More and more evidence has emerged in recent years that we are indeed living in a surveillance state, and now a new revelation exposes just how invasive of a presence the government has become in our everyday lives: Newly declassified documents show that the U.S. Fish & Wildlife Service has been spying on American trout for decades.
Wow. This is so scary to think about.
Several newly declassified reports from the Fish & Wildlife Service, released under the Freedom of Information Act, detail a shocking surveillance campaign that has targeted hundreds of millions of American fish since the 1980s. The reports describe a sprawling and frankly sickening government effort to track fish behaviors through an array of Orwellian means, including embedding tiny, imperceptible transponder devices into unsuspecting trout to monitor their movements and, alarmingly, even their mating habits. Yep, that’s right: If you are a fish, there’s a good chance the government is literally spying on your sex life.
But perhaps the most troubling takeaway from the documents is the frequent mention of the phrase “population control” in conjunction with state-sanctioned initiatives, baldly detailing ambitious government efforts to cull trout numbers across multiple generations in a manner that smacks of eugenics. It’s a sickening operation that has apparently been growing larger and larger in scope over the past 40 years, trickling down into dozens of state Fish and Wildlife agencies, where officials have for decades been asked to “keep an eye” on trout in their jurisdictions, tracking their migrations and noting their reactions to their environment. Needless to say, this has created a lasting culture of scrutiny around trout which, tragically enough, will likely take the fish just as many decades to overcome.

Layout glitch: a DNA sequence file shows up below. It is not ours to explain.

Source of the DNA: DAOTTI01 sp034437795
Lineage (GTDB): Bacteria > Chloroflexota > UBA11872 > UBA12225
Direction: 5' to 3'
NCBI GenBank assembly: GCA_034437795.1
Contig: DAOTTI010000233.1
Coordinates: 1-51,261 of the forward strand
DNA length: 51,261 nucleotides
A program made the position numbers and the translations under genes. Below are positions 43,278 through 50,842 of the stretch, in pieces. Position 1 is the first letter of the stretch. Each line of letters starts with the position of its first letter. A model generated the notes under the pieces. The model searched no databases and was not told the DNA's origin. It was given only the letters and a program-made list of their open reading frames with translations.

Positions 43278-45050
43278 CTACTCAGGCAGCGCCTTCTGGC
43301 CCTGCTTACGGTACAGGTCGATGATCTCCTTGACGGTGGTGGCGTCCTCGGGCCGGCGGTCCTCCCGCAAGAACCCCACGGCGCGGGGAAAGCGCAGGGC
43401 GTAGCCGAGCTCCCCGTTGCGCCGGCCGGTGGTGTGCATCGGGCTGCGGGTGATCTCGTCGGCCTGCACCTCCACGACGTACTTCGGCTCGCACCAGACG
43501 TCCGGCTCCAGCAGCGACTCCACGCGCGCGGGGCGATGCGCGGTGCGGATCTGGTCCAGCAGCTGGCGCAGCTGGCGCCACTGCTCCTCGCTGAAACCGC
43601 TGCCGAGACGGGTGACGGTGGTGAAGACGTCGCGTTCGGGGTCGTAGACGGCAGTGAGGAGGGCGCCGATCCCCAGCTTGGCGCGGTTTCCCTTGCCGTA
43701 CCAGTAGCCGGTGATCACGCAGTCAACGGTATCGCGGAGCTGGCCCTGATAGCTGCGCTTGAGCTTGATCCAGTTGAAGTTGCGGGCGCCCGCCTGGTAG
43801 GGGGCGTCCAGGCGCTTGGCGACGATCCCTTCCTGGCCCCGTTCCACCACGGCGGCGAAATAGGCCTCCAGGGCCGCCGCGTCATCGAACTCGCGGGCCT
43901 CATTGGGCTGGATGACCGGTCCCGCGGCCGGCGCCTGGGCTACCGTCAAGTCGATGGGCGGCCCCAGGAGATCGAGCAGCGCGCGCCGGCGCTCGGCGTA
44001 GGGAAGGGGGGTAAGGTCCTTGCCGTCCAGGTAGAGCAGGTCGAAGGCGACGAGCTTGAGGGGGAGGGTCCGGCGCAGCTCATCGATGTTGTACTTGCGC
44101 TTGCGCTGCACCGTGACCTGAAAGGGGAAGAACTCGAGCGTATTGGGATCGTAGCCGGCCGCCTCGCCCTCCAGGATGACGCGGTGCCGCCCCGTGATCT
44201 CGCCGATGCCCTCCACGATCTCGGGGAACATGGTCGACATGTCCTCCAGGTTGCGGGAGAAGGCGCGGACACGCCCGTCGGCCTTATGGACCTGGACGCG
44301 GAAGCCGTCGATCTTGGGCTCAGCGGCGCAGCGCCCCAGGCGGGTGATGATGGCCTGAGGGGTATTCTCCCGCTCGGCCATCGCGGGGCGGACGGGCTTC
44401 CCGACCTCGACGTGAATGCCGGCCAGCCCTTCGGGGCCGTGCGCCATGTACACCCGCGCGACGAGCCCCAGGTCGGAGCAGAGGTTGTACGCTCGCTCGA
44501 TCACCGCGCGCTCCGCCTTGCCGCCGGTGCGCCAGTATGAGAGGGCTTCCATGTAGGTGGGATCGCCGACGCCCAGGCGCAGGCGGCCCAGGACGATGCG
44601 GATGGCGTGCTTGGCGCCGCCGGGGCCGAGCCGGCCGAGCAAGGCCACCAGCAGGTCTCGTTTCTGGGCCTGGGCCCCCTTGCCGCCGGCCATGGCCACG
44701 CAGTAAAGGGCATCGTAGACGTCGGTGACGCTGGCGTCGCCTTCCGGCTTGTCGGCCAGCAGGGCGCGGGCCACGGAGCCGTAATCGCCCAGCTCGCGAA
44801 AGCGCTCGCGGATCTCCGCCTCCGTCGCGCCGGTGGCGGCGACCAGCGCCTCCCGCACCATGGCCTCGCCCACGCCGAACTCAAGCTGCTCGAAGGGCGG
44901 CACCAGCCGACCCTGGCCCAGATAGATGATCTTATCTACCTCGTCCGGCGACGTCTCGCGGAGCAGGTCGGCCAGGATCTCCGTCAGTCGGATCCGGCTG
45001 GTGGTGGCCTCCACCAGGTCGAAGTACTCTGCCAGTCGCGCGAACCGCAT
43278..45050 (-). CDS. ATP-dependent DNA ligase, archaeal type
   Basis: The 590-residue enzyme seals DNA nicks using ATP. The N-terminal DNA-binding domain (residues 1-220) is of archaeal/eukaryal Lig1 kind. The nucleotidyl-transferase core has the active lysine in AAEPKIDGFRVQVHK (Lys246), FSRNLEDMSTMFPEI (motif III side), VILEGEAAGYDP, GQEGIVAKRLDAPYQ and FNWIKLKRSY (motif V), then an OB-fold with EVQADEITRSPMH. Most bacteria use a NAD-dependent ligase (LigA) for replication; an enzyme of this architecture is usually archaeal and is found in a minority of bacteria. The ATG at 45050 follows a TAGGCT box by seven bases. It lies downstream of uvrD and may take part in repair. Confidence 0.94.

Terrifying. This is like something straight out of dystopian fiction.
If these declassified documents reveal anything, it’s that big brother is real, it’s here, and it’s coming for our trout. It’s time we all stand up to the U.S. government and demand more robust privacy protections, because there’s no telling who they’re going to target next.